First Paper Topics
Write a 7-8 page paper on one of the following topics. The paper will count for 25% of your final grade. Be sure that your paper has a clear and comprehensible thesis; that it contains arguments for that thesis; and that it anticipates and responds to likely criticisms. Papers are due six days after lecture 9, by email or via the course website, whichever you prefer.
- Explain the problem of natural classes. Compare Armstrong's and Lewis's solutions to the problem. What do you think is Armstrong's strongest argument against Lewis, and vice versa? Which position do you prefer, and why?
- Explain and evaluate one of Lewis's attempts to apply the natural/unnatural distinction to an outstanding philosophical problem. Your choices are the problem of (i) characterizing intrinsic properties, (ii) specifying which generalizations are laws, and (iii) formulating a materialist worldview.
- Should we agree with Meinong that there are objects which do not exist, but have instead some lesser sort of being? Is Parsons right that consideration of "lifelike conversations" suggests that we talk as though we agree with him? Can you think of "lifelike conversations" in which we don't talk this way? What does the way we talk have to do with the truth of Meinong's view? What are some of the principal objections to Meinongianism? Are there problems, for instance, with the distinction between nuclear and extranuclear predicates? Do you agree with Russell that Meinongians lack that "robust sense of reality" which is crucial even in the most abstract studies?
- Explain Russell's theory of definite descriptions as "incomplete symbols." How is the theory supposed to help with the problem of nonbeing? How does Russell propose to deal with existence claims and nonexistence involving names? Is his solution plausible? Does Meinong have an advantage over Russell when it comes to other claims about nonexistents, e. g., "Pegasus is a mythical horse," "Real detectives are not as smart as fictional ones like Sherlock Holmes." Whose view do you find more plausible, and why?
- "To be is to be the value of a bound variable." How according to Quine should we decide what there is? What results do you think Quine's method is likely to deliver? Will a Quinean believe in numbers, for instance? What about properties, or meanings? Do you think the Quinean method is the right one? Why or why not?
- Carnap says that philosophical existence-claims are neither true nor false, but rather avowals of one's acceptance of a linguistic framework. See what you can do to clarify this (surprising) claim. What evidence can be offered in its support? What considerations does Quine advance against it? Who do you think is right?
Final Paper Topics
Write a 10-12 page paper on one of the following topics. Papers to be submitted six days after lecture 24, by email.
- Explain Mackie's INUS theory of causation, paying special attention to the notion of a causal field. What kinds of objections would Mackie be open to if causal fields had been left out? More generally, what kinds of help are they supposed to provide? Do causal fields function as advertised?
- One can think of Mackie's INUS theory as a sophisticated form of the "nomic" or "regularity" approach. A supposed advantage of Lewis's counterfactual theory is the way it deals with the problem of effects and the problem of epiphenomena; these are closely related to what Mackie calls the problem of causal priority. What is this problem and what do you think of Mackie's and Lewis's responses?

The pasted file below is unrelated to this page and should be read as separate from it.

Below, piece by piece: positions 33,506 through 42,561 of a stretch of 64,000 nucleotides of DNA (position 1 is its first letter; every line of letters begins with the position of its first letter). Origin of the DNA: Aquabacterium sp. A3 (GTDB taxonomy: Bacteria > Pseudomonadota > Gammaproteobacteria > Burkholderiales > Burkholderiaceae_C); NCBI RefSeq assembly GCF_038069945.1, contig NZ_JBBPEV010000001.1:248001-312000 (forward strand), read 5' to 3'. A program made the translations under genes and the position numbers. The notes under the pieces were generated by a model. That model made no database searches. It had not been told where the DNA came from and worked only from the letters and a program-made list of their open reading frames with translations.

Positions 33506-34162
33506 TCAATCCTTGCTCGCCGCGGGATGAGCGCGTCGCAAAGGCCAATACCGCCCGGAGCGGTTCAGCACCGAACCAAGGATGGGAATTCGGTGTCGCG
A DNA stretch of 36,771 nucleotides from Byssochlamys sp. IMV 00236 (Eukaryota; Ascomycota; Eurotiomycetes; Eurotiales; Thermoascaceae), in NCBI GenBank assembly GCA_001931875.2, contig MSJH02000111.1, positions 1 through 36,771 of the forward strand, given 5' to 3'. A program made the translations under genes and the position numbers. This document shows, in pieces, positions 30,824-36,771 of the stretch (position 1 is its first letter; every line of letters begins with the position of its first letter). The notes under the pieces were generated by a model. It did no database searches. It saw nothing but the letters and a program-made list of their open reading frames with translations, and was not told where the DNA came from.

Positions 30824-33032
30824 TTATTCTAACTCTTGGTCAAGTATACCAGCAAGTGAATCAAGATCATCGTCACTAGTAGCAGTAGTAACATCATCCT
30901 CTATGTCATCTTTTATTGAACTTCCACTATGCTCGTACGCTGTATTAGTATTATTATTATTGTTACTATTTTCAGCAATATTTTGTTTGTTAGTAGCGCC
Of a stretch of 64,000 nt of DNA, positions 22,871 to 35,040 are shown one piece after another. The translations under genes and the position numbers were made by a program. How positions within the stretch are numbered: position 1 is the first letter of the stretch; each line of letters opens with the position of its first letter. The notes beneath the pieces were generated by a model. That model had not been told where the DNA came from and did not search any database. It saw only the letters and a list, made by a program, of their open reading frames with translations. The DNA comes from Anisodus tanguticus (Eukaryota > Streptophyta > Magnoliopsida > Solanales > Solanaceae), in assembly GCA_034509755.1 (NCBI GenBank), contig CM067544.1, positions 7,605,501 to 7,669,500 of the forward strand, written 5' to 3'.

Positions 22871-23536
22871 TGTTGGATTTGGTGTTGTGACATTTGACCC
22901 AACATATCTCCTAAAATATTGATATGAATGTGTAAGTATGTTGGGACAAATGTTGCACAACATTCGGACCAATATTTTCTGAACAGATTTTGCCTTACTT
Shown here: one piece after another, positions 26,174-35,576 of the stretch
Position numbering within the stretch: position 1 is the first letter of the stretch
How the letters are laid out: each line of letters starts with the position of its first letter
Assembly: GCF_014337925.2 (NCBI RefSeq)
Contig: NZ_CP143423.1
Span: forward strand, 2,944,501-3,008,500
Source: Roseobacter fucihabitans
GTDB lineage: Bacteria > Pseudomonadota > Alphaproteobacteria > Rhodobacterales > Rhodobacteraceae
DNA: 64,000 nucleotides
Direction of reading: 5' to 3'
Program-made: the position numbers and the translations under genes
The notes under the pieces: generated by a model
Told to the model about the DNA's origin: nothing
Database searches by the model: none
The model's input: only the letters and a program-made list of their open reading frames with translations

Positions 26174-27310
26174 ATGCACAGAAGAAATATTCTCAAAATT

- Another crucial problem for causal theories is that of preemption. Explain Lewis's approach in terms of dependency chains (441-2). Explain Mackie's in terms of necessity post factum or after the fact (418-9). Does either strategy offer advantages over the other?
- Kripke claims that one can't explain away the apparent contingency of "pain = c-fiber firings" the way one explains away the illusion that "water = H2O" is contingent? Why is his argument for this claim? Is he right? If not, where does his argument go wrong? If so, has he succeeded in establishing dualism: the view that pains are one thing, c-fiber firings another?
- Discuss the role of "exceptions" in Fodor's analysis. Is he right that special science laws are bound to have exceptions? What form do they take, then? All Fs are Gs other things equal? Some would say that this trivializes the laws; they cannot be falsified because we respond to counterexamples by saying that other things weren't equal. Others would say that "other things equal" laws can be highly significant. Who is right?
- Fodor claims that we can have token physicalism without type physicalism. What are these two varieties of physicalism? Is he right that we can have the one without the other? Why would that be desirable? What would Kim say about this claim of Fodor's? Who do you think is right, and why?
- Does Kim think that the example of jade shows that all multiply realized kinds are disjunctive and so unnatural? Do you? If all are unnatural, then what are we to make of multiply realized kinds in physics, for instance, energy, electromagnetic force, damped harmonic oscillator? If on the other hand not all multiply realized kinds are unnatural, what does this do to Kim's argument? Could pain be a multiply realized natural kind?
Examples of Student Work
Student work appears courtesy of the author and is used with permission.
Kate Stafford - The Structure of Carnap’s Linguistic Frameworks (PDF)